GETTING’ ON UP – As for Dirty Dozen, they’re just more proof that a hot NOLA brass band can seriously carbonate your hormones. The front of the stage was filling up before the band even started their opener “Blackbird Special”, and by the time they tore into the Funky Meters’ “Sissy Strut”, the “dance floor” was completely awash with dancers ranging from ‘tweens (one of whom had streaks of purple in her long brown hair) to fossils (like Yours Truly, who has no hair to streak). Dirty Dozen’s sousaphone player didn’t make the plane, but local bassist Eric Margan brought serious funk to his fill-in spot, and flutist Sean Schulich added a Herbie Mann-ish color splash to the last few numbers, including a fiery take on Stevie Wonder’s “Superstition” that had the crowd howling for more.

THAT WAS THEN, THIS IS NOW – I was entertained when I saw Lizz Wright at Freihofer’s a few years ago, but I wasn’t floored. She had a great voice, to be sure, but I had little problem dismissing her as another “crossover artist” brought in to bump up the gate. The difference in Wright between then and now is staggering. The artistry I only saw in glimpses at SPAC has bloomed full flower, and Wright’s achieved it by doing more with less; all she had to back her here was a quartet, but by the looks of approval she gave to solos by keyboardist David Cook and guitarist Robin Macatangay, they gave here everything she wanted or needed.

The music was stripped to its bare essentials, leaving a stunning intimacy where Wright’s rich, sultry voice has an unimpeded shot at the soul. About half of the set came from her 2008 release The orchard, including the slow cool blues “When I Fall”, which she co-wrote with Toshi Reagan. Wright’s gift for interpretation went to the heart of Neil Young’s “Old Man”, morphed “C.C. Rider” into a quietly lusty love ballad, and shrank Led Zeppelin’s “Thank You” down to a simple statement that was passionate but personal. Most importantly, Wright radiated the joy and commitment of an artist making music she genuinely believes in, and that made the experience better – for her and us.

NIGHT OF THE HEAVYWEIGHTS – As much as I wanted this band to play here, I have to admit I was nervous: The music on Us Five’s disc Folk Art is some of the heaviest Riverfront has ever booked, and had the potential to explode more than a few heads around the Corning Preserve. My fears were unjustified. The crowd (which had only lost a few of its members after Wright’s tremendous performance) packed the front of the stage and gobbled up everything this monstrous quintet served up. Lovano led the band through six tracks from Folk Art, letting the moment take the music in whatever direction it demanded. The encore, a wondrous exploration of John Coltrane’s “Spiritual”, was the perfect lead-in for the post-fest fireworks.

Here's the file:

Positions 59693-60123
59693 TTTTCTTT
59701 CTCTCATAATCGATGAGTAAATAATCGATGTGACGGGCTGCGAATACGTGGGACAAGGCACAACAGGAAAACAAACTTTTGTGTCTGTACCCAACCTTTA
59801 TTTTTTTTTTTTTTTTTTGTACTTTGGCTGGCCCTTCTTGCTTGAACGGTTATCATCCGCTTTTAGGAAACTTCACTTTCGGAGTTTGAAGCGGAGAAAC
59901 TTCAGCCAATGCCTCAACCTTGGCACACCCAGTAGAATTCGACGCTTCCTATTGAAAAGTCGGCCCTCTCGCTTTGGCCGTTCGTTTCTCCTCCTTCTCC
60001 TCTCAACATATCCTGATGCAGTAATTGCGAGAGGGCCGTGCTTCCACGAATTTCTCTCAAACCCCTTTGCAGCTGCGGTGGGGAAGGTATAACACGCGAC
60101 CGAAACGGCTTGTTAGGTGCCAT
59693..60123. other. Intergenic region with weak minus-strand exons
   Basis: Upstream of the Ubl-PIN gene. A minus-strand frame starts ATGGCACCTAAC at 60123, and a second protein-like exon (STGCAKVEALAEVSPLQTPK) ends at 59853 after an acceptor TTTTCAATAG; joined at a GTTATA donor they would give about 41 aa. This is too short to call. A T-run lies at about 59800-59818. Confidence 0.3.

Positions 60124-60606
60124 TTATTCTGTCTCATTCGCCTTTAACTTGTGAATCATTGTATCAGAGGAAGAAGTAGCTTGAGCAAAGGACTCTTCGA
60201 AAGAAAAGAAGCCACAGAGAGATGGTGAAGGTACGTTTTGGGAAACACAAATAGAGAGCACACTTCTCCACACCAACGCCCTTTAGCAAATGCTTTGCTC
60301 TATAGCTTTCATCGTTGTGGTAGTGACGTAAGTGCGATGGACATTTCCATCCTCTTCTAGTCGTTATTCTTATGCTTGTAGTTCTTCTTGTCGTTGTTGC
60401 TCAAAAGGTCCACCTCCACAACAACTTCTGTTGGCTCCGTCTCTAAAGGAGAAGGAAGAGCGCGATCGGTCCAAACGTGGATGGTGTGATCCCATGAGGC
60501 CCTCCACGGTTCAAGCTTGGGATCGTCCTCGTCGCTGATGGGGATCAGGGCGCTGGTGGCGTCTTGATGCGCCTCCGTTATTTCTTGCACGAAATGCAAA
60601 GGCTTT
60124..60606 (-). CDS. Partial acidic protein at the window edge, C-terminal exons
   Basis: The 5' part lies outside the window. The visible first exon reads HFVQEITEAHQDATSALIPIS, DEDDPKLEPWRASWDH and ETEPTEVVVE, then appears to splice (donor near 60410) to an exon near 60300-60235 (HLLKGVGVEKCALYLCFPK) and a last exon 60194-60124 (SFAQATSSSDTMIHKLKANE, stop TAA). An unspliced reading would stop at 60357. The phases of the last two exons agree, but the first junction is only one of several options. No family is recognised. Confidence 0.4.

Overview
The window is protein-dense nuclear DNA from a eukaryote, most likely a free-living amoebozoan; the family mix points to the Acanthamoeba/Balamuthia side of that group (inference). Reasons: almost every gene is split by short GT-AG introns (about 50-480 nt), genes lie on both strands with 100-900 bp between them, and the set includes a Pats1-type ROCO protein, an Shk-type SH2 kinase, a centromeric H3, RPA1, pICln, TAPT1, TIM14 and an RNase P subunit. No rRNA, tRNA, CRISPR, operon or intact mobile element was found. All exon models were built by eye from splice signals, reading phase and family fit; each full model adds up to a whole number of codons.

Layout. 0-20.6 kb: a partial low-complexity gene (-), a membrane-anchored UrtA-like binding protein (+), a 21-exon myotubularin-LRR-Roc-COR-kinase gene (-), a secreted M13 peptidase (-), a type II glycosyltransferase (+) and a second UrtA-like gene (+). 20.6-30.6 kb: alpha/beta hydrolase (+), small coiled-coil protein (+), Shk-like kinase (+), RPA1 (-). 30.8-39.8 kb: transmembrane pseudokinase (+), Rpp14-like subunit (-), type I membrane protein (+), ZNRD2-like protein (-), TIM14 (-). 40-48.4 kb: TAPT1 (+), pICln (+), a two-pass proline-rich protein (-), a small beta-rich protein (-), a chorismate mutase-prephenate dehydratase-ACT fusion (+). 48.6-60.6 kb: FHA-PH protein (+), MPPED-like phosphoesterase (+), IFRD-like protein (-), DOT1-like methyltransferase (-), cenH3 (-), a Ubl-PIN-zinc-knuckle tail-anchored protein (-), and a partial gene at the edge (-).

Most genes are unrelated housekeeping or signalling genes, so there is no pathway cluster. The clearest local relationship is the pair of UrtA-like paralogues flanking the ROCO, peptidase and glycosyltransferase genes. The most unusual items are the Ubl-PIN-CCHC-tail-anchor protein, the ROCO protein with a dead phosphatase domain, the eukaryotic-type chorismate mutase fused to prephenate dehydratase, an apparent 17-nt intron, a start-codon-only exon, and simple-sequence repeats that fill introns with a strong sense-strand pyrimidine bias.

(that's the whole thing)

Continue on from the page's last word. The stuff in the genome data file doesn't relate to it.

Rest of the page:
For once, Lovano wasn’t the main attraction, even though his performances on tenor sax, taragato, and aulochrome snatched away whatever breath you had. Us Five boasts two drummers – no biggie for fans of the Grateful Dead or the Allman Brothers, but it’s rare in jazz. Francisco Mela and Matt Wilson played Can You Top This for almost ninety minutes: While one drummed, the other embroidered, and then they’d switch while bassist Cameron Brown commuted between the grooves. As amazing as the results were, it was even more fun to watch Wilson and Mela’s hilarious non-verbal communication, each of them getting off on the other’s work while the music went higher and higher.

J HUNTER is a former announcer/producer for radio stations in the Capital Region and the Bay Area, including KSJS/San Jose (where he was Assistant Music Director/Jazz Programming) and Q104 WQBK/Albany. He is a frequent contributor to the web site All About Jazz and to the monthly music magazine State of Mind. He currently resides in Clifton Park.